I can't imagine not having books, and actual physical books at that. I recently got an e-reader, specifically to be able to read the older, out-of-print books that you mention, but I still prefer paper. On the other hand, I have far too many unread books, though, and I am trying to buy more carefully and thoughtfully, and to use the library more, even if it means waiting for books.

Heather said...

I have a large, varied collection of books. I use the library, too, but I buy far more than I borrow. Unfortunately, the only decent bookstore within 50 miles of where I live is a Barnes & Noble, and while I used to love spending hours there, they have since changed their layout and business model, and I don't enjoy spending more time there than I have to anymore. It's so unfortunate.

Katherine Cox said...

@booksandreviews: Studying Literature is the perfect excuse to get books. :) I love your blog btw. :)

@Lisa May: I prefer paper-books too! I love technology but eReaders still have a lot of things to work out (author royalties, pricing, standardized formatting/quality etc.)

@Heater: The eBook industry has really changed B&N. I have a friend that works there, so I feel a tiny bit guilty not buying my books there, but I just don't get the same warm feeling in the store.

Cat said...

I love your collection - it looks like mine! Books are very expensive in NZ so I've always relied on the library. But lately I've taken advantage of Book Depository and started buying a few classics for myself. I bought a Kindle last year which is great but still prefer a real book.

Debbie said...

I used to hoard books till I learnt to give them away; usually to charity shops. I've just bought two today actually - Cuckoo by Julia Crouch and The Apothecary's Daughter by Charlotte Betts. I also get books on my Kindle.

There are certain books that I keep, like my short story collection, and since doing your classics challenge I'll be collecting classics now. My grandmother reads a lot now, so she'll get most of my 'to give away' books.

Caroline Helstone said...

I love ordinary books. I take them with me to bed and read to sleep. There's the sense of familiarity, like an old friend, you can't get with kindles. Last year I didn't live near a comfortable bookshop, but I'm fortunate to live near a Waterstone's this year. Ironically the places I make the most purchases are the second-hand bookshops, which aren't comfortable but have many out-of-print things at slashed prices. I got an excellent biography of Keats and Tennyson there.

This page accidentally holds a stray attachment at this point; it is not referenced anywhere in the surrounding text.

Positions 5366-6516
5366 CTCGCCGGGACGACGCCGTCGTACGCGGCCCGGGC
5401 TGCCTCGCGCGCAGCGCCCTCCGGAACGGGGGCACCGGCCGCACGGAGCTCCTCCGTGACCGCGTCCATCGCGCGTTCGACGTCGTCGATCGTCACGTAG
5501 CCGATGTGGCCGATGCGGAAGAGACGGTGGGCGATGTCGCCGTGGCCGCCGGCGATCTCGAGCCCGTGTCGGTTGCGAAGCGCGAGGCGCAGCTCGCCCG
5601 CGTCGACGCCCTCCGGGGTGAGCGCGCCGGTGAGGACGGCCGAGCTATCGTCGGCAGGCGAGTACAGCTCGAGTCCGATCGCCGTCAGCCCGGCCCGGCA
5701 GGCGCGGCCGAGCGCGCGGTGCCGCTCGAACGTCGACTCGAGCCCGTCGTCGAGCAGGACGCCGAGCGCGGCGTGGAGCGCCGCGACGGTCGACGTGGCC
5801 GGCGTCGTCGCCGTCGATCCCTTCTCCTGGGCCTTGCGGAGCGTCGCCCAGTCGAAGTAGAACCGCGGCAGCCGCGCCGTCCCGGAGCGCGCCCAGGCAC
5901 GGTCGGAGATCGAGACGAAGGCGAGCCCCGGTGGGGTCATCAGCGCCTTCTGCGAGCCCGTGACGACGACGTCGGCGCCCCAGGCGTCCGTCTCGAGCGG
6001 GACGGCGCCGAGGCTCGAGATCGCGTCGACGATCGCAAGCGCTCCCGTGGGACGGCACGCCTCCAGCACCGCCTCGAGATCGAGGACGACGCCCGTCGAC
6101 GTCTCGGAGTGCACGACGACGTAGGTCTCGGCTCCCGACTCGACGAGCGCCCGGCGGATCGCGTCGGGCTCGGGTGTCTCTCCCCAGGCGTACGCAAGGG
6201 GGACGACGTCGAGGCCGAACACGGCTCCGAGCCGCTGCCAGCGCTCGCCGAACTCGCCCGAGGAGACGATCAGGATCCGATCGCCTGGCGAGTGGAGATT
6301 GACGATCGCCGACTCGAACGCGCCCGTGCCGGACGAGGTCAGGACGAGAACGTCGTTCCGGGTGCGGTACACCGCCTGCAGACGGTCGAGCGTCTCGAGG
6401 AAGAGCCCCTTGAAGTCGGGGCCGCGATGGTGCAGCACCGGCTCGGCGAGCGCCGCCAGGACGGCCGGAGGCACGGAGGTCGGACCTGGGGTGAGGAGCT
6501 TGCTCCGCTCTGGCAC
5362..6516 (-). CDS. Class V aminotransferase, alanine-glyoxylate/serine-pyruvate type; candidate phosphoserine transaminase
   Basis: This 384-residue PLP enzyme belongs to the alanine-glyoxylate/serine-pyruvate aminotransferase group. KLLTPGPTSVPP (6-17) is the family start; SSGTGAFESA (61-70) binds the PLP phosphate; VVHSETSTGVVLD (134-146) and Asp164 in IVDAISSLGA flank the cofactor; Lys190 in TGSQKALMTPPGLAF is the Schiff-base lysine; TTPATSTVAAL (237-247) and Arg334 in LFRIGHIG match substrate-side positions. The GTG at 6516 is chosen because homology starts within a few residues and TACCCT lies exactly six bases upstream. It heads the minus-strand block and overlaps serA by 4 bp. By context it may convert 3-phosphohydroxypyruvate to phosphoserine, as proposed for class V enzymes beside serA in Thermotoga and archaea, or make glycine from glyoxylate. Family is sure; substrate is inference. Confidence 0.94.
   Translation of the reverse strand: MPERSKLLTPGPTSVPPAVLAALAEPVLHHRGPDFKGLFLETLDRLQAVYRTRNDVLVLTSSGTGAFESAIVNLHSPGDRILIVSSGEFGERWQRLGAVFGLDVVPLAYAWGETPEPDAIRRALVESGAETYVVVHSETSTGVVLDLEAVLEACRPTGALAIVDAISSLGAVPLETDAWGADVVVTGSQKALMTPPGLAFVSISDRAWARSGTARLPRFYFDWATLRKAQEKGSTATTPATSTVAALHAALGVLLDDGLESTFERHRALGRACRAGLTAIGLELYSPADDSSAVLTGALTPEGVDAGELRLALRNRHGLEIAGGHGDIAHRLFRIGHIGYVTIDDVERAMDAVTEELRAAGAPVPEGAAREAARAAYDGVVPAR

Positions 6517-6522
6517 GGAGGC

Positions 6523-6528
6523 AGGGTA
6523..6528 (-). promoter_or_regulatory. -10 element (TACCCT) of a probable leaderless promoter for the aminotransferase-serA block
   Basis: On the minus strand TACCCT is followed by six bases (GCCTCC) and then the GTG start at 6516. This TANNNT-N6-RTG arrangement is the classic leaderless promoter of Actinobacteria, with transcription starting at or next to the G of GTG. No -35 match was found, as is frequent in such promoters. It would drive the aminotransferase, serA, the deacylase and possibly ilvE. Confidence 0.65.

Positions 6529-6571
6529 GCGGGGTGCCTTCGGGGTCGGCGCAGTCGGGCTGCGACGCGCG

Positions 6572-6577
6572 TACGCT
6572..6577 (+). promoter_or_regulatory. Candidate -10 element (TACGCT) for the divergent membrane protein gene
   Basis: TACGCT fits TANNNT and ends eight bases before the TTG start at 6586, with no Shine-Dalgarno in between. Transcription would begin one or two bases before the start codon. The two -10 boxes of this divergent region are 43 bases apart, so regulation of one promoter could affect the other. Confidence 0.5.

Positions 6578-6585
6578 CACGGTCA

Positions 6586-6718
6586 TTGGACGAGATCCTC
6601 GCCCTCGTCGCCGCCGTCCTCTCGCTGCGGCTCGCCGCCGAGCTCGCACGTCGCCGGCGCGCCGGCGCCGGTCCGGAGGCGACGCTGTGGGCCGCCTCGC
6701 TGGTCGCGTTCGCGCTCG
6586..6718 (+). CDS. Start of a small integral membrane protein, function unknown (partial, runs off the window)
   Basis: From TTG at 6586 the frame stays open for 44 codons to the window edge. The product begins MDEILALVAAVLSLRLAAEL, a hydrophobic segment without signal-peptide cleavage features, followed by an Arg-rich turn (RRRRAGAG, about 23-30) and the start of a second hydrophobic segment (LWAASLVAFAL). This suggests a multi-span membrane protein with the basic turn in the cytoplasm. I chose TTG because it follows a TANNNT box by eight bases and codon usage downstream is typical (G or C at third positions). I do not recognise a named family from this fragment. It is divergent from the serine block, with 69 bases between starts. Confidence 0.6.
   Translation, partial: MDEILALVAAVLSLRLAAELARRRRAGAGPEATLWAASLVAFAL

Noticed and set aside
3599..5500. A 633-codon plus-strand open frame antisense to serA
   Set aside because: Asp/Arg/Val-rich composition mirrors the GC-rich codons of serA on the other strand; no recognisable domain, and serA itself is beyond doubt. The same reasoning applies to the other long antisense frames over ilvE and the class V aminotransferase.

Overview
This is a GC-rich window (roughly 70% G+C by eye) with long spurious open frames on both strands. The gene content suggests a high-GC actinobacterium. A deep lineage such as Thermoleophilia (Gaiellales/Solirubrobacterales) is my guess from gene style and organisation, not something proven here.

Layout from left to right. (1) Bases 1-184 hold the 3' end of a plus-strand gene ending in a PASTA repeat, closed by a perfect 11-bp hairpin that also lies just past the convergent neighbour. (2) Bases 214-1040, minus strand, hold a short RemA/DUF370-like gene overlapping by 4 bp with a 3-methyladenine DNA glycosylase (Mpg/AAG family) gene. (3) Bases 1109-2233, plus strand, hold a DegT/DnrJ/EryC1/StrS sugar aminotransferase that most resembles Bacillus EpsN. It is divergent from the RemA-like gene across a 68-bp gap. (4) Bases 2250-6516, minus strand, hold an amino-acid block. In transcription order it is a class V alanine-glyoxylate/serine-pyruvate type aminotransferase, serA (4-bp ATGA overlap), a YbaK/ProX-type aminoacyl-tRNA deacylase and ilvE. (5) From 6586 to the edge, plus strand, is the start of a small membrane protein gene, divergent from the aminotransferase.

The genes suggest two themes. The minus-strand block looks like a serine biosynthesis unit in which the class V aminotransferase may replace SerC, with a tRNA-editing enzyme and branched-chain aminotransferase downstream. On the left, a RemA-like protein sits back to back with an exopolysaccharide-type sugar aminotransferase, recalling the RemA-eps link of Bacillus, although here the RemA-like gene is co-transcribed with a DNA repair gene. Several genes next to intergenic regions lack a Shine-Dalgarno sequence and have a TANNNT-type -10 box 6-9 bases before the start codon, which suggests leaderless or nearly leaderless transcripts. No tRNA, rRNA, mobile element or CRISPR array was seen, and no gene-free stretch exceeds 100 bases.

Fanda said...

I only collect books that I really love, and I'd like to read again in the future, so my collection is very limited. Since I live in Indonesia, where imported books are quite expensive and the choices are limited, I usually buy online from book depository.

Elisa said...

I own very few books too as I frequent the library for mine. I only buy the ones that I love. I plan on purchasing A TALE OF TWO CITIES next week.

Cassandra said...

Great choices, these books are certainly worth spending money on them! Sherlock Holmes is one of my latest acquisitions too, it's on its way from Amazon to me at the moment.
Although I much prefer buying my books in real shops, unfortunately 99% of them come from Amazon, since most of them are English classics which it is almost impossible to lay hands on in Austria.

JaneGS said...

I love my books, though I don't hang on to everything I've ever read or owned. I keep classics and favorite authors/books, or ones that I think I might want to reread or lend out, but I'm not complusive...anymore!

Our town only has used bookstores these days, so I either buy from Amazon or go into Boulder if I need a copy of something right away. Boulder Bookstore is a wonderful place--great for browsing, and lots of author signings/readings. Denver has the Tattered Cover, which is incredible and worth visiting Denver to visit.

>I've made a promise to collect slowly and, going forward, only buy one after I've finished reading one.

Good luck with that!

Enjoy your books.

Vikk Simmons said...

I grew up surrounded by books so it's only natural that I live in a similar environment. Last count I think I have about 17 bookcases with at least 3,000 books. I have about 2K listed in GoodReads and LibraryThing. One of my bosses said, after I got lost in the book stacks at the medical museum, that I was a true bibliophile.

I've been an avid reader all my life and have an eclectic taste that ranges far and wide. It doesn't help that I have a lot of books for research, too.

Love your blog. These days I mostly buy from Amazon because I'm pretty much house bound. I still buy more physical books than digital ones but I have both.

Found you through The Classics Club.

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Maira Gall